Community youth encouraged to ride free

Freedom Ride offers chance to exercise and support our vets


Kerry Naylor

Freedom Ride starts in Tyrone and turns around at the halfway at Rossi’s Corner Store in Tipton.

Troy Walker, Staff Writer

Looking for a way to get involved in your community?  Wanting to show off your freedom while showing support and raising money for this country’s great veterans?

Freedom Ride might just be the perfect place for you.

Kerry Naylor
Freedom Riders go up and over the Grazierville brideg on their way back to Tyrone.

Freedom Ride is a simple joyride held annually on July 4, starting at the American Legion in Tyrone and ending at Rossi’s corner store.

Anyone interested in joining can register online at the Freedom Ride USA website.

The ride started in 2012 as 32 friends  from both Tyrone and Bellwood-Antis riding as a hobby, but not raising money.    It has now grown to 350-plus riders and they have raised more than $68,000 dollars for local veterans.

The money goes directly to the James Van Zandt Veterans Hospital in Altoona.

“Freedom Ride is the perfect opportunity for young people to get out there and make a difference in their community!!  said Freedom Ride organizer Doug Roseberry, a 2001 Tyrone alumnus.

“We’re here to have fun and show our appreciation for our freedom.  Our bicycle ride is the best way to start off your all American holiday.   Come out – dress up in your red, white and blue – come peddle 10 miles on a bicycle with a bunch of fun loving Freedom Riders – you’ll catch Freedom Fever!  It’s a great physical activity for anyone of any fitness level!  We’re here for the fun and to thank our vets!!”

The Freedom Ride is a very important event for people of all ages, and Roseberry said it is vital that the young people get involved, and come together as one in the community to show their spirit.

Several B-A students attend the ride regularly, and they can attest to how much fun it is.

“It’s not a race. You just go to ride,” said freshman Jaydyn Shuke. “There are a couple hills on the course, but it’s actually not too bad.”

Classmate Evan Pellegrine, whose uncle Eric Sloss is a Freedom Ride board member, said he enjoys the displays of patriotism at the Freedom Ride.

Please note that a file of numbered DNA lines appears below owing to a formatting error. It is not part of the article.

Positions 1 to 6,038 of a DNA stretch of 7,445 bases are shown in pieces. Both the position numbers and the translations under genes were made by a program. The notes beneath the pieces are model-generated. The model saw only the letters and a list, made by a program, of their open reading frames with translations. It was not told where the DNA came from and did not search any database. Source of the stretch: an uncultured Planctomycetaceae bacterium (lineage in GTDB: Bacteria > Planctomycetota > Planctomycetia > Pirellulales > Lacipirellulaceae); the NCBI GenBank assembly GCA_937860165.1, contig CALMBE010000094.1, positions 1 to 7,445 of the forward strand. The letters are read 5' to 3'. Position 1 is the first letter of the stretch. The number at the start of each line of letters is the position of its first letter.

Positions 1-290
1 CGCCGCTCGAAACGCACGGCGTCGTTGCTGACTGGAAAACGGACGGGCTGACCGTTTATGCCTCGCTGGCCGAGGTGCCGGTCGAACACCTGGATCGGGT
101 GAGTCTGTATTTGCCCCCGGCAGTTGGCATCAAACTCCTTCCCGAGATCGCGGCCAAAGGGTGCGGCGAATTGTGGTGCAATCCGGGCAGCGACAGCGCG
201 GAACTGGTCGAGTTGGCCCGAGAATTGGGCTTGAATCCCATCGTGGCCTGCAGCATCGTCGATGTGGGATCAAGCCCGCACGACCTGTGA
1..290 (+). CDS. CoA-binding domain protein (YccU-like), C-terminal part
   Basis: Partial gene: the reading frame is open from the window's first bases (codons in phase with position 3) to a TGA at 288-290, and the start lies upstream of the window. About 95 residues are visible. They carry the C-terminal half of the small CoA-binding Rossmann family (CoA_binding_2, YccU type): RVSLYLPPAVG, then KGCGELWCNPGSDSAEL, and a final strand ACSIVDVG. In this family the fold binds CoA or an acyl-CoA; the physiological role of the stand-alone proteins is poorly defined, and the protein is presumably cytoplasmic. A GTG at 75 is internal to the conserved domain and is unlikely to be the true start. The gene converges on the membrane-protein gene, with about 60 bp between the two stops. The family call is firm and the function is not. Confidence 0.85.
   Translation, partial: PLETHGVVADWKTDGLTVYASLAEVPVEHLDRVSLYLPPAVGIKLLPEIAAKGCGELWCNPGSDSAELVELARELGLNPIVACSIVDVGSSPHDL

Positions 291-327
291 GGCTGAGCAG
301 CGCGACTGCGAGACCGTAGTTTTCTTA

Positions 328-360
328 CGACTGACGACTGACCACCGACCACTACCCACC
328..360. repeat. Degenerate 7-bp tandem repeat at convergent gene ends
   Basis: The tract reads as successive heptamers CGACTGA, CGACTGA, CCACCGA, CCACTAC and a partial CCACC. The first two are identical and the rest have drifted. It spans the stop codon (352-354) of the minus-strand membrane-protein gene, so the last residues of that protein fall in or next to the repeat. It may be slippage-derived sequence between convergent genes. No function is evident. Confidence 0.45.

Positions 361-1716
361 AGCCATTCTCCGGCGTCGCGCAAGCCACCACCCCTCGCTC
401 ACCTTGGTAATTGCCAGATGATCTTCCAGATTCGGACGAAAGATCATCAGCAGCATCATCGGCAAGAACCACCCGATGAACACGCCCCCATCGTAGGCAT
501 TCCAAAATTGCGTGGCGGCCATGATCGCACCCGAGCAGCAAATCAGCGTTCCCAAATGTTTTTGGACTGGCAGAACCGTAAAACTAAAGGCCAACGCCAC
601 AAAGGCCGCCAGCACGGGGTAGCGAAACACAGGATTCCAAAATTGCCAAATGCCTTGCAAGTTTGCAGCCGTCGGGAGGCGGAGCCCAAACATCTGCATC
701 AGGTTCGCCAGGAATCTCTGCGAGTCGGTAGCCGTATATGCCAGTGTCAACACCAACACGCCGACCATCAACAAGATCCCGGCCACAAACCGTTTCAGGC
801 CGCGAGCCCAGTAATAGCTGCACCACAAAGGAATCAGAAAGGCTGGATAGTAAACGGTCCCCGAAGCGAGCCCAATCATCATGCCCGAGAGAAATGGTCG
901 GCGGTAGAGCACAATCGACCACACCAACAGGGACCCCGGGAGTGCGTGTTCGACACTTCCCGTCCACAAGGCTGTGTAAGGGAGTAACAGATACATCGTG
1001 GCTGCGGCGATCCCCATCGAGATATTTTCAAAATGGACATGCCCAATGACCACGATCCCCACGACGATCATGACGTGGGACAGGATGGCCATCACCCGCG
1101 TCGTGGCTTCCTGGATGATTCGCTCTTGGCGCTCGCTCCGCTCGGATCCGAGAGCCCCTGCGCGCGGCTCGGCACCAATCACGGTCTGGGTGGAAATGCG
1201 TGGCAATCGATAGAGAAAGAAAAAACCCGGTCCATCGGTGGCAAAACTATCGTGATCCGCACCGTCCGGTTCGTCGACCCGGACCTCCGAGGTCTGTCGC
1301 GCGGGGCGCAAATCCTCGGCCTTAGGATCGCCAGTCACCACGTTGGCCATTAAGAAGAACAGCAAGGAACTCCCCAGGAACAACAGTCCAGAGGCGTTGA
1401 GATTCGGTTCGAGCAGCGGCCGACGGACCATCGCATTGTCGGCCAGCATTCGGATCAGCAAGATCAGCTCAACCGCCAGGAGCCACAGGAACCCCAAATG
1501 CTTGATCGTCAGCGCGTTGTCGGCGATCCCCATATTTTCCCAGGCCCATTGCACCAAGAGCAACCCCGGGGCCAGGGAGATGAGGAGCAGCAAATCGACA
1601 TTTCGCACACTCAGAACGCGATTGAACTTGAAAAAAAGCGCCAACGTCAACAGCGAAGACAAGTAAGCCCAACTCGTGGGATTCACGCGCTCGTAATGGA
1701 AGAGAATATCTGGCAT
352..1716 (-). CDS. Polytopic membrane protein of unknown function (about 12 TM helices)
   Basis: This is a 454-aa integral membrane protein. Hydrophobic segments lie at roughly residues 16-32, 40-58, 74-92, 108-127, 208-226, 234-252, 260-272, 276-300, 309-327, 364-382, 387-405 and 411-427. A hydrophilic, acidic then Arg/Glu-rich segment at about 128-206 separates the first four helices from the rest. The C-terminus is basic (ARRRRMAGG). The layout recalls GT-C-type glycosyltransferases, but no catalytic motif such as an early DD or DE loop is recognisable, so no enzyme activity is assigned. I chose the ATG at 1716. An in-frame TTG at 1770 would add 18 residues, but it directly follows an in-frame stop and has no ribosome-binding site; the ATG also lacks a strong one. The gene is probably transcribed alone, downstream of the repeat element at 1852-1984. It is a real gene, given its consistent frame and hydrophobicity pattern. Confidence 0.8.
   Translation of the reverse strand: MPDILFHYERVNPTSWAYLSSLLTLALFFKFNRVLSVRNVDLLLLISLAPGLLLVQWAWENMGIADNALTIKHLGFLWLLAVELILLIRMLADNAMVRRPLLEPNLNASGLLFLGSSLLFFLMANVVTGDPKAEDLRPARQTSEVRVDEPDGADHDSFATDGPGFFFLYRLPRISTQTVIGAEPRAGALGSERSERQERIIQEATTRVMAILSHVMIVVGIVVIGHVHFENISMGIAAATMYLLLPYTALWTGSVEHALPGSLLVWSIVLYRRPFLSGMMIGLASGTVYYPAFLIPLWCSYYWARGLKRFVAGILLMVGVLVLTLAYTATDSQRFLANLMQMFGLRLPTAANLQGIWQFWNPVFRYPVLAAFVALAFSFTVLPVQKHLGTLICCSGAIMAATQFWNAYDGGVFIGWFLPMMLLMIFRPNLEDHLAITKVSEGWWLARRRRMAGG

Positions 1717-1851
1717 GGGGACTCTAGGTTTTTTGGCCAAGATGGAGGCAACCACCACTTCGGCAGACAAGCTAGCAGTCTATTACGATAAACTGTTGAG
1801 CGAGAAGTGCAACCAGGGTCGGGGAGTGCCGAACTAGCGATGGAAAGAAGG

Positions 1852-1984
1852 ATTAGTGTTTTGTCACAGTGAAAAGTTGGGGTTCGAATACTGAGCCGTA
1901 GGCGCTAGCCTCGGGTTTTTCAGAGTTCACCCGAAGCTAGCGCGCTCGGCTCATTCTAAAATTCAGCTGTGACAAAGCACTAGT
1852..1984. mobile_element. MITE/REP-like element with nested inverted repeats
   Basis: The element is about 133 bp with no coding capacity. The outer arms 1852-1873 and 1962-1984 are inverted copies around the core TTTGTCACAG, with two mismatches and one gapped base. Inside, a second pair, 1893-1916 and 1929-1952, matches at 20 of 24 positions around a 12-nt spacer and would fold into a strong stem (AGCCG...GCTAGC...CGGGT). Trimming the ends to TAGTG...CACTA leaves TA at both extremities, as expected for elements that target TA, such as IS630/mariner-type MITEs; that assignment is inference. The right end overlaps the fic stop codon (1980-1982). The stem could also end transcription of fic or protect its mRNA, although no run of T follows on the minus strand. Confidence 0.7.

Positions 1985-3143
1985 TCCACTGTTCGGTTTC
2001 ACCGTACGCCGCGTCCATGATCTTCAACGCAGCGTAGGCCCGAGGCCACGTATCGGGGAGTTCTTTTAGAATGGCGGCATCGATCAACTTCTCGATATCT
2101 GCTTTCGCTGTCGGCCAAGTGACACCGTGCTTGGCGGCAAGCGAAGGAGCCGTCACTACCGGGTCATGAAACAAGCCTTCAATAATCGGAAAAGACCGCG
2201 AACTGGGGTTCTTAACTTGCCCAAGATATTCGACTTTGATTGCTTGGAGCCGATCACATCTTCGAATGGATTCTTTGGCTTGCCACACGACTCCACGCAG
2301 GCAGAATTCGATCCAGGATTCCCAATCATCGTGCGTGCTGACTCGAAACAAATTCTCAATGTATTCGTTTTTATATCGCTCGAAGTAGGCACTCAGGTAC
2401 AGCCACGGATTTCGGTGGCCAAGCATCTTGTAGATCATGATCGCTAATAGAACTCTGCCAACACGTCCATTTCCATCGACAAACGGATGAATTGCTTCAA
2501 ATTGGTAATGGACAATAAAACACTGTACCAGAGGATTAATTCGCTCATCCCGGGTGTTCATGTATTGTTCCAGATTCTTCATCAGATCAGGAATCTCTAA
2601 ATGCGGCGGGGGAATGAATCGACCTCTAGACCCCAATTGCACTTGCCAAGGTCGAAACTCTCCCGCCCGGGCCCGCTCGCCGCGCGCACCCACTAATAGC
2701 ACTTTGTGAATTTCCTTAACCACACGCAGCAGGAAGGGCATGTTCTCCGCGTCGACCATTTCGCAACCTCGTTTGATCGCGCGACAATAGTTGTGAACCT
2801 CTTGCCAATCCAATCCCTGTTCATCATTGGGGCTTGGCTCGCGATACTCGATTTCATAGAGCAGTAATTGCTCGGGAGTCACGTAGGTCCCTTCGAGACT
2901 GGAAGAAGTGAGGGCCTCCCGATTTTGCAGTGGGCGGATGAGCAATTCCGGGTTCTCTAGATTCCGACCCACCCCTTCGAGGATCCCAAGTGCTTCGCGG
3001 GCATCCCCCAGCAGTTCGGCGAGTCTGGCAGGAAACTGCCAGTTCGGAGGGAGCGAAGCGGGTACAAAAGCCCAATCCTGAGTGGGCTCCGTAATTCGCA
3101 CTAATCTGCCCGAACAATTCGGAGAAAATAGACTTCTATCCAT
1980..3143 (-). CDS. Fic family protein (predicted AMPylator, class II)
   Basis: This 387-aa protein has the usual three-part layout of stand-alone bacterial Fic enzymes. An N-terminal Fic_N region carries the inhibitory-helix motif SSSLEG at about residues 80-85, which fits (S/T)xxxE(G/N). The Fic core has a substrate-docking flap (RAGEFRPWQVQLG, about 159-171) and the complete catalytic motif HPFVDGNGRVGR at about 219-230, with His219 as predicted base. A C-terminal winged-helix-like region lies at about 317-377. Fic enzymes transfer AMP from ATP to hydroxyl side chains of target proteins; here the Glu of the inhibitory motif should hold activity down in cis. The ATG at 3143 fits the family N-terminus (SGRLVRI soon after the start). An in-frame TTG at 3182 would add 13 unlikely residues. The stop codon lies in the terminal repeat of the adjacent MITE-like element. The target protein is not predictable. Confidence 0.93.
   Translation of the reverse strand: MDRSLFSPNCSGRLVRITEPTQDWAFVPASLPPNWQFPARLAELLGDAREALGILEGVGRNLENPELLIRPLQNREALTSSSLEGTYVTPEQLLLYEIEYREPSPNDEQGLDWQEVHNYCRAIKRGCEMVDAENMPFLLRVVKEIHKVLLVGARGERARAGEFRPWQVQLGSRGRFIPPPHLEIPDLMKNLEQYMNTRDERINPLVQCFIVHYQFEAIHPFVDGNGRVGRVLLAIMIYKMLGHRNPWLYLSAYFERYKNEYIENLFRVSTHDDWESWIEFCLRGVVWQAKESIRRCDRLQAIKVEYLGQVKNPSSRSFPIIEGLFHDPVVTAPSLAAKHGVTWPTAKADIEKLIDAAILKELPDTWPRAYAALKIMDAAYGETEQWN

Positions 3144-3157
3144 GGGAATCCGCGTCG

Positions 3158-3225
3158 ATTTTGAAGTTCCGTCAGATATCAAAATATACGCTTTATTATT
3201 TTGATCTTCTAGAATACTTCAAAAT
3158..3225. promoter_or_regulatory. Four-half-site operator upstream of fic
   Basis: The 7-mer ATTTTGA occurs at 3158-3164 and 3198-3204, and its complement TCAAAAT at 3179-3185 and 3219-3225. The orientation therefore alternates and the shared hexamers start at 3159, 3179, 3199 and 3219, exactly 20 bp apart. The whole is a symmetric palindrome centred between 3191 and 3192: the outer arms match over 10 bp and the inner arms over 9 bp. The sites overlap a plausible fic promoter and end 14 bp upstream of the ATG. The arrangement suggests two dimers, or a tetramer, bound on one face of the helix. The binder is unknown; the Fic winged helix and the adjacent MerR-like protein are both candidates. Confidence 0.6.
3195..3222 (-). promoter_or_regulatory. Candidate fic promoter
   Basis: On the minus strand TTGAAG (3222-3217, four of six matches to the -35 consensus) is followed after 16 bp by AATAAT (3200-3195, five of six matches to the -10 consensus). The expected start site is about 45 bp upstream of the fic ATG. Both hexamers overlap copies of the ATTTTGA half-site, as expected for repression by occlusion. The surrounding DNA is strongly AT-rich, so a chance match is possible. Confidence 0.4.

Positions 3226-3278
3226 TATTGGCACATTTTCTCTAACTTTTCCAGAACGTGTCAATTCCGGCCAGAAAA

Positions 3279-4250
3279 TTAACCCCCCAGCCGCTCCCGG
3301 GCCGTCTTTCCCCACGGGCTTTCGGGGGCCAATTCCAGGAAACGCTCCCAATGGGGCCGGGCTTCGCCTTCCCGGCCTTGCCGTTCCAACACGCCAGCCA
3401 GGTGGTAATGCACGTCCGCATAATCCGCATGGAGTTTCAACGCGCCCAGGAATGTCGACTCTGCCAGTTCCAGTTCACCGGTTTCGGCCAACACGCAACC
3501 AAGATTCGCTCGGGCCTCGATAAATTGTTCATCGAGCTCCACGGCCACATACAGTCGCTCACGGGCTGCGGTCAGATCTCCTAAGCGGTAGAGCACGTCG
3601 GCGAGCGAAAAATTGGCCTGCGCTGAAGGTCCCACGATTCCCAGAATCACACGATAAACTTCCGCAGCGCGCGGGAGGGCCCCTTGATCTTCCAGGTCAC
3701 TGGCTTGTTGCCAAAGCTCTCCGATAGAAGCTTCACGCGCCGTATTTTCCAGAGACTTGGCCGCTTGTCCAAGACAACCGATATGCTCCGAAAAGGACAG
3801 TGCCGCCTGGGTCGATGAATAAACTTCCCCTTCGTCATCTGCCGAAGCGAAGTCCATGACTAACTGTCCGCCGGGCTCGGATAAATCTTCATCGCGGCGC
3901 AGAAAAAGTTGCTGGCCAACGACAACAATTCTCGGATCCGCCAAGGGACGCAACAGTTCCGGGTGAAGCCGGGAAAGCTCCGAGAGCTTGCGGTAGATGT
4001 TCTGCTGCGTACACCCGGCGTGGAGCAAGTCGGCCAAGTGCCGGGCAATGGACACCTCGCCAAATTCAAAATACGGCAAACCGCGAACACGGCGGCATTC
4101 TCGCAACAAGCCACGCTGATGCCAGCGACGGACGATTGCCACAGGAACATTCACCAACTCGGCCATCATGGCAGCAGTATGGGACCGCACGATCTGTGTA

“Just seeing all of the people dressed in costumes, and seeing how crazy people get makes it a lot of fun,” Evan said. “I like to support our troops and veterans and it’s a great way to be involved with your community.”

Mr. Roseberry said having young people take part in the ride is of major importance to Freedom Ride.

I like to support our troops and veterans and it’s a great way to be involved with your community.

— Evan Pellegrine

“Having our younger generation learn the importance of being active in their community is huge! The power of people! When you get a group together with a common goal/idea, the sky is the limit.  We simply ride bikes for ten miles and raise thousands of dollars,” said Mr. Roseberry. “It’s important for everyone to appreciate their freedom!  We want each and every one of you to come back every year!   Let this become your 4th of July tradition!   It helps promote love and respect within a community!   Doesn’t matter what school you go to, what team you wear on your uniforms, we come together as one at Freedom Ride!!”

Mr. Roseberry said you can expect a passionate group of Americans ready to show their love and adoration for the veterans, with freedom riders dressed in all types of gear.  You can expect flags and fists in the air hollering USA!  As always, you can expect awesome clothing and special attire.

When the ride is over and riders return to the American Legion, there is always a before and after party/picnic with awards handed out for riders in categories like most patriotic costume.

You will not be let down at this year’s freedom ride!  Everyone should be there!